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Arlean Garrison

arlean garrison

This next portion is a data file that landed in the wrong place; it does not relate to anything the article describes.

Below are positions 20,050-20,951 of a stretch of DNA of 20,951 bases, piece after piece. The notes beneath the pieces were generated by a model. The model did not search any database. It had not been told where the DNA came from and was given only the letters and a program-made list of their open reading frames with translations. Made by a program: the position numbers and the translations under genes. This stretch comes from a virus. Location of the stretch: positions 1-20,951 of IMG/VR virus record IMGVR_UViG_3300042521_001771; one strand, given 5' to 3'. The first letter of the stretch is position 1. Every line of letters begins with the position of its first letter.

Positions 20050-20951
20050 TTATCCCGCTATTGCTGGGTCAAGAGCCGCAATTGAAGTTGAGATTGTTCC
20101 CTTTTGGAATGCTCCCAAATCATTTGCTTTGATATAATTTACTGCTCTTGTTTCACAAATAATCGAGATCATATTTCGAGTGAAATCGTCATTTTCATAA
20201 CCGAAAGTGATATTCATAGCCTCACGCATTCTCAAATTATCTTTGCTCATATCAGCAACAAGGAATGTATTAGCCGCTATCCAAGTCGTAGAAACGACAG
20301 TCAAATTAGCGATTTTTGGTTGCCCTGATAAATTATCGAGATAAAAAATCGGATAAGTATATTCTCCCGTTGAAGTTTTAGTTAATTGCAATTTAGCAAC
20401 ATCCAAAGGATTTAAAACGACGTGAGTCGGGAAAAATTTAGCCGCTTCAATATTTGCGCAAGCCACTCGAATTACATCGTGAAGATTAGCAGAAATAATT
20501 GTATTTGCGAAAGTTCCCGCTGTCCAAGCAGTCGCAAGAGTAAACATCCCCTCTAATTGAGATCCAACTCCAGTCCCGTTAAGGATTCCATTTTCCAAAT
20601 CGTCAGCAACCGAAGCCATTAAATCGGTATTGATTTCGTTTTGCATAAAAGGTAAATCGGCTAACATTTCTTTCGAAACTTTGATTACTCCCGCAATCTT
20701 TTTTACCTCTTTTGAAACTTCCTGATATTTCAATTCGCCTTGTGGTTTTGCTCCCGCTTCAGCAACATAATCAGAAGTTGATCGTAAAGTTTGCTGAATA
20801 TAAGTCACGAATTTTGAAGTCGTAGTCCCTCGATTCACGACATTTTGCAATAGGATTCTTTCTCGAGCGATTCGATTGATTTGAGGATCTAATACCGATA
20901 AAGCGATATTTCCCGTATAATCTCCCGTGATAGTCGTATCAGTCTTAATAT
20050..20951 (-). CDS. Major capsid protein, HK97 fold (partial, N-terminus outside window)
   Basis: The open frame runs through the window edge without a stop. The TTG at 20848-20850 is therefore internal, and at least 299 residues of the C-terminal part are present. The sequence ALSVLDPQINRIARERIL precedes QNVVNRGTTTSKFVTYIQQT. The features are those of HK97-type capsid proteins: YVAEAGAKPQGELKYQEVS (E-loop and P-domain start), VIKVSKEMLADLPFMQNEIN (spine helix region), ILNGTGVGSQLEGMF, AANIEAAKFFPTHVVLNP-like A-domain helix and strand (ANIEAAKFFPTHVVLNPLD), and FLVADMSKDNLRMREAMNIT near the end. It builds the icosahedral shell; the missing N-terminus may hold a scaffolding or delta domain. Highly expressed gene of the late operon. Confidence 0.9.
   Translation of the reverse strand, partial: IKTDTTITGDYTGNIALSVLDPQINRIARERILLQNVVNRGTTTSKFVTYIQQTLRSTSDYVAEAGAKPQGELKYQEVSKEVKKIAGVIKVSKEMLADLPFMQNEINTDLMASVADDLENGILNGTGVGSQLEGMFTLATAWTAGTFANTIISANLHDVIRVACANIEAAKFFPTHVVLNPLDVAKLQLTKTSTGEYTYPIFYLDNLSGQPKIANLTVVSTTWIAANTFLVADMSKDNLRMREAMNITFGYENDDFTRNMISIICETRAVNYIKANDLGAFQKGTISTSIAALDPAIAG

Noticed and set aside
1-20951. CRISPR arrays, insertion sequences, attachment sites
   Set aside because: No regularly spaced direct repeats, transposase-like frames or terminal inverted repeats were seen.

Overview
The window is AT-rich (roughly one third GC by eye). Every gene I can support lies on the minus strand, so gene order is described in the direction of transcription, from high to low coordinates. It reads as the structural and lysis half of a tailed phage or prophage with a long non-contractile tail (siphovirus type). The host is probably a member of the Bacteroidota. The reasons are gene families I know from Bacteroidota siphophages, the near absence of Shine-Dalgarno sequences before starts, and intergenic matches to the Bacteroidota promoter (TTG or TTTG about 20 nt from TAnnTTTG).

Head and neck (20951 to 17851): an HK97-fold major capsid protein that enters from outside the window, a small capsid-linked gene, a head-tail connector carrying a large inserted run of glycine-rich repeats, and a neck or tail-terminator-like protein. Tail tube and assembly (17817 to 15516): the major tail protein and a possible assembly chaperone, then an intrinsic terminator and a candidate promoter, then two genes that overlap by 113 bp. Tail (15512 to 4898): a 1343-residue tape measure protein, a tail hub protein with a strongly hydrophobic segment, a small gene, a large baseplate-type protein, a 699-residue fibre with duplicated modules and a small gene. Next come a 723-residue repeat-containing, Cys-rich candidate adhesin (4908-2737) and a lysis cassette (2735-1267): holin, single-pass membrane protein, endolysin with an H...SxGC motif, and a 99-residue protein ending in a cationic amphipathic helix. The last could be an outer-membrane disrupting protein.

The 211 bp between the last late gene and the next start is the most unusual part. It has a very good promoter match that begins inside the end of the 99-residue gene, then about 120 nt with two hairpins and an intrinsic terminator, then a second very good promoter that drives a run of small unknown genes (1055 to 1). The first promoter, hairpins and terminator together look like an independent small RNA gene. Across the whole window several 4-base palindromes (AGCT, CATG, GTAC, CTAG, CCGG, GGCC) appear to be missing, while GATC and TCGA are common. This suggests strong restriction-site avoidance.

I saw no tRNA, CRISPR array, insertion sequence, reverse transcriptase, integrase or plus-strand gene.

Arlean Garrison, Murrieta icon, passes away at 97. An article by John Hunneman, Columnist at Press-Enterprise/ Author, historian, businesswoman, community supporter and the heart and soul of Historic Murrieta, Arlean Garrison passed away on Thursday, July 11, in her long-time Washington Avenue home. She was 97. Garrison was running the Chamber of Commerce from a tiny, cluttered office inside her business, the Murrieta Machine Shop, when we stopped by in 1988 to pick up information and a phone book for our new community. We had a long chat and I was impressed with how much she knew about our new home. I found out later she wrote the book, 'My Children's Home - A History of Murrieta, California' which was published in 1963. Hers is truly the story of Murrieta, from its days as a small farming community to a city of more than 100,000. Victor Garrison met Arlean in 1935 in a ditch off a South Dakota road, she told me years ago. 'I was with my brother and another of his friends and our car slid into a ditch,' she said. 'Victor came by in his car to see what happened and that's how we met.' In 1936 Victor moved west to take a job at his Uncle's place, Al Knott's Garage, in Temecula. A few years later he bought the machine shop, which is still in business in Murrieta, and in 1939 Arlean moved from South Dakota to be with her fiancé. The couple bought the house next to the machine shop. They were married there on Easter Sunday in 1940. When Murrieta formed its own fire department in 1947, Victor Garrison was named the assistant chief and the town's first fire engine was stationed at the Garrison's shop until a fire station was built. During World War II, Ground Observer Corps were formed in many towns to watch for enemy aircraft. Arlean Garrison was among those who scanned the night sky from the fire station. In the 1950s with the Cold War heating up, Arlean was sent to Florida for aircraft identification training. She came home to organize the 35 volunteers who stood watch day and night. The corps was disbanded in 1958 and received several military commendations. In 1957, after 20 years away from the classroom, Arlean went back to school and graduated from Elsinore Evening High School. She was also a newspaper columnist for about 30 years, writing 'Downtown Murrieta Way' for a Lake Elsinore paper and later for several other publications. It was a compilation of those columns and information from her neighbors that led to the publication of her book which is filled with tales of the early days of the community. Victor Garrison died in 1974. Arlean remained active with many organizations including helping to establish the Murrieta Garden Club in 1974. In 1985 she organized the parade to mark the 100th anniversary of Murrieta. Arlean remained a champion of Murrieta and its history until the end. On my last visit to her home a few years ago she showed off a model of the museum she hoped one day would be built in the community. 'She just really loved Murrieta because everybody was so friendly, and the community did a lot of things together,' said Donna Lent, one of Victor and Arleans's two daughters. A viewing at 9am followed by services at 10am for Arlean Garrison will be held on Friday, July 19, at England Family Mortuary, 27135 Madison Ave. in Temecula. Burial will follow at the Laurel Cemetery on Ivy Street in Murrieta. In lieu of flowers the family is requesting donations be made to the Pioneer Park Fund of the Historic Downtown Murrieta Association, and Murrieta Garden Club. Arlean is survived by her daughters Yvonne (Dave) and Donna (John); grandchildren Cathi, Michelle (Tom), Chris (Jennifer), Monica (Cody), Crissy (Brandon) and Roxanne (Marty); and great-grandchildren Cody, Hunter, Haleigh, Heidi, Emilee, Tyler, Owen, Peyton and Kyle; as well as nieces and nephews.

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